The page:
By David Rivera
Wouldn't it be great if we could buy an option with five months left
until expiration and sell an option with 2 months left until
expiration for the same price? You couldn't lose. Well we can't
. I love options spreads so much I realized something very important
We can buy a spread that has a lot of time value left at almost the
same price as we can sell one with less time value left. The reason
really opened my eyes and gave me new insight into options
. Here is what I came to realize.
I started comparing how expensive options were in relation to the
other strike prices in the same month and to the other months
. I wanted to know based on the price per day which options
were more expensive.
The first 1 or 2 option months, as everyone knows loses time value
quickly. The at the money strike prices are very expensive
compared to the out of the money strike prices. Since there
is not that much time left, how much can they charge for an
out of the money option? Not much.
The next several months, the opposite is true. Compared to each other
, the strikes that are closer to the money are cheaper in terms
of price per day than the options further out of the money
. Let me explain it another way using the S&P market.
6 days left at the money option cost 12 points 6 days left out of the money option cost 2 points
70 days left at the money option cost 43 points 70 days left out of the money option cost 29 points
There is more than 10X the time left but the 70 day at the money
option (43 points) is only less than 4X the price than the
6 day at the money option (12 points).
The 70 day out of the money option (29 points) is almost 15X the
cost of the 6 day out of the money option (2 points) but only
has 10X the time value. We will buy the cheaper per day options
and sell the more expensive per day ones.
Sell 6 day at the money and sell 70 day out of the money. Buy 6day out of the money and buy 70 day at the money. This will be done
for a 4 point debit. We are now buying a spread that has10X more time value than the one we are selling and are only paying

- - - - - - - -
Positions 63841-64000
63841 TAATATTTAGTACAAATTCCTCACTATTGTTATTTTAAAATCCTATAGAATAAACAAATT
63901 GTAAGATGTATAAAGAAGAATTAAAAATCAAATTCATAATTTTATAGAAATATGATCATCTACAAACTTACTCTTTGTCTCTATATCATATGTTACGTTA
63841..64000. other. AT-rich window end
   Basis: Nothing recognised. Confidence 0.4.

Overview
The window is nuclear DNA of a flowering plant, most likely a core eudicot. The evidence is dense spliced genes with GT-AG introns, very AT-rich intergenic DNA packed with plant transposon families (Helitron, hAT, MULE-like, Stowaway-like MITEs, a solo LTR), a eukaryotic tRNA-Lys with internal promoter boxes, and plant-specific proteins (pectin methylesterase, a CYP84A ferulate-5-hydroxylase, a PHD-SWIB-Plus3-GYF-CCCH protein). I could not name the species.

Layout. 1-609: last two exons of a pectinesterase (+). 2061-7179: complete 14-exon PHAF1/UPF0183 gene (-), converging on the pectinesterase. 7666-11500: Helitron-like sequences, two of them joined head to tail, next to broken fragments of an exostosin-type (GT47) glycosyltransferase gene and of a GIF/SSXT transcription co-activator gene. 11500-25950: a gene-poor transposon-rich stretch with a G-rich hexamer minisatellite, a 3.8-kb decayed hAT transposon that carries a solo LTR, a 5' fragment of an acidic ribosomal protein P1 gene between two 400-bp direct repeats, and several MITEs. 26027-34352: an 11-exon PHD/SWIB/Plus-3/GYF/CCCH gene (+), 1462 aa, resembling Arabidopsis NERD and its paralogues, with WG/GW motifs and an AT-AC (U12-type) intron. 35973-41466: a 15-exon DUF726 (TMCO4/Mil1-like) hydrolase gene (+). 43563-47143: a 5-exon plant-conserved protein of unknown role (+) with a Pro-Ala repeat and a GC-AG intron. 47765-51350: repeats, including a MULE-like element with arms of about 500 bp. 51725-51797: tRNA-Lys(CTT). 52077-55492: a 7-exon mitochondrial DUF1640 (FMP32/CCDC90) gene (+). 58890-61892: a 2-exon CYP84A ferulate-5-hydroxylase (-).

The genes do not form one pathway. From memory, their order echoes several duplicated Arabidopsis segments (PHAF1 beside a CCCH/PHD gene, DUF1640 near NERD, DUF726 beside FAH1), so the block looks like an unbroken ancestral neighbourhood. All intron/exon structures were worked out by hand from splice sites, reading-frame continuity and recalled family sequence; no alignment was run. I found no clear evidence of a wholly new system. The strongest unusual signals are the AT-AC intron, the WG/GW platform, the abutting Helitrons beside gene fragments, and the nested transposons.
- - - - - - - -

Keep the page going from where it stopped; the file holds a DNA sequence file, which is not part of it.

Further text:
4 points for it.
When the 6 day options expire we can sell the next month to take
in more premium, still keeping the 70 day option spread.
What goes up, must come down! We have all heard this before in reference
to the laws of Gravity. We have laws in the commodity markets
as well. What comes down, must go up! The greatest traders
of our time like Warren Buffet know this. He is perhaps the
greatest Stock trader ever. He had never traded commodities until
a few years ago. He bought silver in the futures market.When the market went even lower he bought more.
The “smart money”, commercials will not be scared into selling when
a market they have purchased drops even further. They know better
than anyone that a commodity has real value and will always
be worth something.
There is a famous book, “You Can't Lose Trading Commodities”.The author buys commodities and then just waits for the market to
go higher. He would purchase more as the market fell.
You need a big bankroll for this. Personally I know corn won't go
to $1.00 but what if it did? I want to minimize the risk in case
I want to end the trade.
I started trading the Soy Complex this way several years ago.Not with options. Strictly futures. I bought what was similar to
a crush spread. I increased the contracts as the market went against
me until the spread rebounded a little. Since I increased
the contracts I didn't need the market to come back to
where I started. It only had to rebound to the next level.
Black Jack players did this until Casinos caught on and put limits
on bets. It is a known fact that futures traders make good
gamblers and professional gamblers make good futures traders
. I am against gambling but even gambling done with a system
is not really gambling.
These card players would bet something like this: $5 lose, $10lose, $20 lose, $40 lose, $80 win. The losses add up to $75.They would win $80, so the profit is $5. Not a lot, but they would
do this all day. Black Jack is just under 50% probability for
The problem is there is a slight chance that you could lose 40times in a row. Now with Commodities we have a 50% probability and
we won't lose 50 times in a row because the market can't go below
Now before I go any further, I need to tell you that I am not recommending
you double down on your trades. What you can find are
markets that are near their lows where you can do a small scale
trade. Spreads offer even better opportunities. They have a
closer range (high to low).
By now you can see we only use this to go long a market since we
can never be sure how much a market can go higher. First we need
to find a market that is low already so we won't have to wait
that long and also so there will be less capital needed.
I prefer to trade this using options. There are many ways to do this
. You could buy an option in a market like soybeans and choose
how many cents the market will drop before you buy more.The problem is, an option is a wasting asset. The Theta (time decay
) would cause you to lose money.
I use spreads so I am not paying for time decay. I will probably
sell more Theta than I buy, so if the market does nothing
I will make money just on time decay.About the Author: David Rivera has traded commodities and options for one of the largest cash trading firms in the world.He has written a course on futures options which contains 2 specific trading techniques. You can find the above 2 techniques in depth hereSource: http://www.isnare.com/